Since its inception in 2015, Sextile have gained a devout following thanks to the seductive energy of their live shows and nonstop touring.After numerous lineup changes, the now two-piece comprised of Brady Keehn and Melissa Scaduto have shifted toward a minimalist approach that's as heavy hitting as ever. Now favoring synths over guitars, they haven't thrown out the strings completely. '3' was recorded in Los Angeles at their home and practice space using a KORG MS10, a sequencer, a Fender Stratocaster, a LinnDrum, and various percussion instruments.Finding inspiration in futurist writer Luigi Russolo's "The Art of Noises," the pair employs a sonic palette that mirrors the chaos of the modern industrial era. Sextile excels at regulating noise, whether the source is a percussive clang, guitar stab, synth trill, or Keehn's militant vocals. Throughout '3,' bursts of abrupt discord punctuate thumping rhythms and hypnotic bass sequences. While the appropriately titled "Disco" is a clubworthy opener, "Spun" delivers the signature Sextile sound with rowdy, squealing guitars. '3' places the band's sound somewhere between DAF and Gang of Four, but it's that tinge of futurism and the observations of the current political climate that steer them right to the present. It's the explosive sound of now - it's punk that can hold down a dance floor.
As a stable fixture in the Los Angeles underground, Sextile has been gaining a devout following since its creation in 2015. The four-piece creates a revolutionary sound — boldly throwing convention out the window to create an entirely original, genre-bending imprint that combines the raw energy of 70's punk with the intricate, sophisticated structural elements of 80’s post-punk and synthwave.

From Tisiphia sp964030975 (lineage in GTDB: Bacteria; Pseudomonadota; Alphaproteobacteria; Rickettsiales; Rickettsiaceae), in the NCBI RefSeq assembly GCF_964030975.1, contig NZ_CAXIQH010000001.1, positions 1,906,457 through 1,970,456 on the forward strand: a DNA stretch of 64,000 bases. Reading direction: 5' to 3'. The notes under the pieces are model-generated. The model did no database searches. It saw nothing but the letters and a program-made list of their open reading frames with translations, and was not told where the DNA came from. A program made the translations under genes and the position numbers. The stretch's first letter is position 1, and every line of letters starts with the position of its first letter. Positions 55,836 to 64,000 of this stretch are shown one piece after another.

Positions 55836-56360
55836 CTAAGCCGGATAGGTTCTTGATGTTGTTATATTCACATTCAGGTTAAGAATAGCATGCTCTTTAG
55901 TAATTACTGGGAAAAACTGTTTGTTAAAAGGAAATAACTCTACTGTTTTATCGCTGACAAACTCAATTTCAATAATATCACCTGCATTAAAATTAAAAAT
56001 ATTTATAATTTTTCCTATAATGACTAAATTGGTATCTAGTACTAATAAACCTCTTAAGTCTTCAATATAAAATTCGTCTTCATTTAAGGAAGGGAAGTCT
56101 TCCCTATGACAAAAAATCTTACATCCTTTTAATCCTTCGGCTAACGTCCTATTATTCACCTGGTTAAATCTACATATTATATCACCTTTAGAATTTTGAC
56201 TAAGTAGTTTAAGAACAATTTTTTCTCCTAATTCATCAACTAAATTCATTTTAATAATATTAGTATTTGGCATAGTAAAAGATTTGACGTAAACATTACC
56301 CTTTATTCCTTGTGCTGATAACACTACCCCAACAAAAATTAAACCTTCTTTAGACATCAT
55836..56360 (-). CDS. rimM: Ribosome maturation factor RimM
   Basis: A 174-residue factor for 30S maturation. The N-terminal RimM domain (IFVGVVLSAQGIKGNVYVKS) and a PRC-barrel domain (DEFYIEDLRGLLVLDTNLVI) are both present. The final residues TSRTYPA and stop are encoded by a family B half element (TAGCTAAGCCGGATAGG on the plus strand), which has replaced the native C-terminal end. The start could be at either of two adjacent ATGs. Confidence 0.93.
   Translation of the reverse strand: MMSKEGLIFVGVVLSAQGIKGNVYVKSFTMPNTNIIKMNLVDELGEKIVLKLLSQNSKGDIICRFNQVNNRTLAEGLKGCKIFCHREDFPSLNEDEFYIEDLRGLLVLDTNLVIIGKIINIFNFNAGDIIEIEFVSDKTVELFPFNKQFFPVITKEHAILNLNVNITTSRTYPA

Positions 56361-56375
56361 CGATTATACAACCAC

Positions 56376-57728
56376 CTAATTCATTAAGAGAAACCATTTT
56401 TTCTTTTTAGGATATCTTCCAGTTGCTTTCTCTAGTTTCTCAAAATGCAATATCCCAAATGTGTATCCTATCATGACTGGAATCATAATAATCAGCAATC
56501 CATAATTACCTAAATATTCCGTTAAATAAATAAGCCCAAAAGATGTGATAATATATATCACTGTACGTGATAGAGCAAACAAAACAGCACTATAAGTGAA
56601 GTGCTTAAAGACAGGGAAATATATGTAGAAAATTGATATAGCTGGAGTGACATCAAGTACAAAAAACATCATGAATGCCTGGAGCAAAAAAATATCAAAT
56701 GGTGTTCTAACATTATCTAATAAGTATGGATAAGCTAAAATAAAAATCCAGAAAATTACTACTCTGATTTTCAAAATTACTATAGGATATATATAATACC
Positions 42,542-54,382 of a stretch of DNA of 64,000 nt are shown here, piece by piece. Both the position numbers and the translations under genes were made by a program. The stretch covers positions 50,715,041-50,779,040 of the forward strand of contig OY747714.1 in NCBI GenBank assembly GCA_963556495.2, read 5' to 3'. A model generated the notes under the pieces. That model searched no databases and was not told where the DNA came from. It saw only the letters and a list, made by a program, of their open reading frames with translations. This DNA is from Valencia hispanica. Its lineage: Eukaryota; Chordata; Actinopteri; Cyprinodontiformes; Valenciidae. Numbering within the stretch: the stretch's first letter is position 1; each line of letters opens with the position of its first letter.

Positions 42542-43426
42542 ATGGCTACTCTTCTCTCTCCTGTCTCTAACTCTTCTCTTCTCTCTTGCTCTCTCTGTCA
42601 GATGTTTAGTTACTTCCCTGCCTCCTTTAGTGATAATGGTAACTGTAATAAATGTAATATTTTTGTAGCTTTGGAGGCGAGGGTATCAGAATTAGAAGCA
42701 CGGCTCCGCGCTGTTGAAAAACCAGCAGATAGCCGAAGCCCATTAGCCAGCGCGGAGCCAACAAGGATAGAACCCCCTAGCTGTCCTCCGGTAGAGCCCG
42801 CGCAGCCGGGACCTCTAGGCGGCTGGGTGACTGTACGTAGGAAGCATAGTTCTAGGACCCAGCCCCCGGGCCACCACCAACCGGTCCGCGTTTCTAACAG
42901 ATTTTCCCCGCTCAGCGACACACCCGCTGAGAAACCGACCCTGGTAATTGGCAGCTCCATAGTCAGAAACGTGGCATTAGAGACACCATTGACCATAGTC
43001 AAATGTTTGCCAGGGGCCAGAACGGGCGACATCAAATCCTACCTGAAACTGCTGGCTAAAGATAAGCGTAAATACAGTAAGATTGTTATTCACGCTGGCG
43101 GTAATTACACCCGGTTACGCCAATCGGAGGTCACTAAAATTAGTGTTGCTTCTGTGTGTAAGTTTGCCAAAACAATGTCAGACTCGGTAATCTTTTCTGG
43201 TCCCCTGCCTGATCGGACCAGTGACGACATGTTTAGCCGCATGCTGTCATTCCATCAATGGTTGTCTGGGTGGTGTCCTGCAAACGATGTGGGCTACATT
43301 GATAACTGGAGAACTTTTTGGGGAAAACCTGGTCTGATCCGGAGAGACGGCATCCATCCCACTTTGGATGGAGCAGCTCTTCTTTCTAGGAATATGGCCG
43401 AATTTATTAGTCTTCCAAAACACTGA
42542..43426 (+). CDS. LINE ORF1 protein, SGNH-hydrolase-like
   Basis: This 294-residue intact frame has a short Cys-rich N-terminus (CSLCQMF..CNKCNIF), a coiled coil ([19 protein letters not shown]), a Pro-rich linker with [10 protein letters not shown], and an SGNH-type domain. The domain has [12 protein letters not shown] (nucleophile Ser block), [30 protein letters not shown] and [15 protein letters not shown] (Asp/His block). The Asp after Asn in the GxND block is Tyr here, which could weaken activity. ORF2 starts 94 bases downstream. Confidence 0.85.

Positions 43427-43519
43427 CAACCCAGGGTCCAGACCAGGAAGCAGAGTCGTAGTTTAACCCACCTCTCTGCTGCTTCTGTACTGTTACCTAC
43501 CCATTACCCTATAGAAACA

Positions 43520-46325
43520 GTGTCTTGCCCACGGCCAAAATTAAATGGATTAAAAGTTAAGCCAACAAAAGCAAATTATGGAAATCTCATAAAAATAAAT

Sextile's first release, A Thousand Hands, had a signature sound that was a dark and primitive form of rock n' roll, a blend of surf punk, early industrial, and post-punk marked by heavy use of distorted guitar feedback and primal drum beats against a backdrop of violent energy.
Sextile is back with their sophomore LP, Albeit Living. The album is a testament to the band's growth in the songwriting department and effort spent fine-tuning their burgeoning compositional skills. Despite its more sophisticated sound, the album manages to match and even intensify the seductive energy of their live shows and debut album. The album is a strong statement that re-defines Sextile's sound, but the real impact the album has is the way it decisively breaks the rules and guidelines set out by conventional genres and strives to create something truly unique and genre-altering.
Initially living in Brooklyn, guitarist/vocalist Brady Keehn and drummer/vocalist Melissa Scaduto made a jump to Los Angeles on a whim as the financial climate in New York became too much. Within months of being in LA, the two conveniently met bassist Kenny Elkin and guitarist/keyboardist Eddie Wuebben. Occultism, specifically a deeper understanding of astrology, was a connection amongst the band, hence the name Sextile, an astrological term that relates to harmony and the ease of expression of two seemingly different elements.
With urgency, the band quickly completed A Thousand Hands, a primitive form of rock n roll, melding surf punk, early industrial, ambient and post-punk. The album title is inspired by a form of spirit channeling that Wuebben was experimenting with one night. After doing open eye meditation for a long period of time, he observed thousands of hands reaching down towards him, violently in an extremely frightening, simultaneously exciting manor. The experience left such an impression on the band, it became the first track on the album as well the album title.
Still, whilst Sextile's journey on A Thousand Hands' has undoubted moments of bleakness & catharsis, the band express their will to live, to confront their demons and forge on in search of better days, making for a captivating & spellbinding listen upon the way.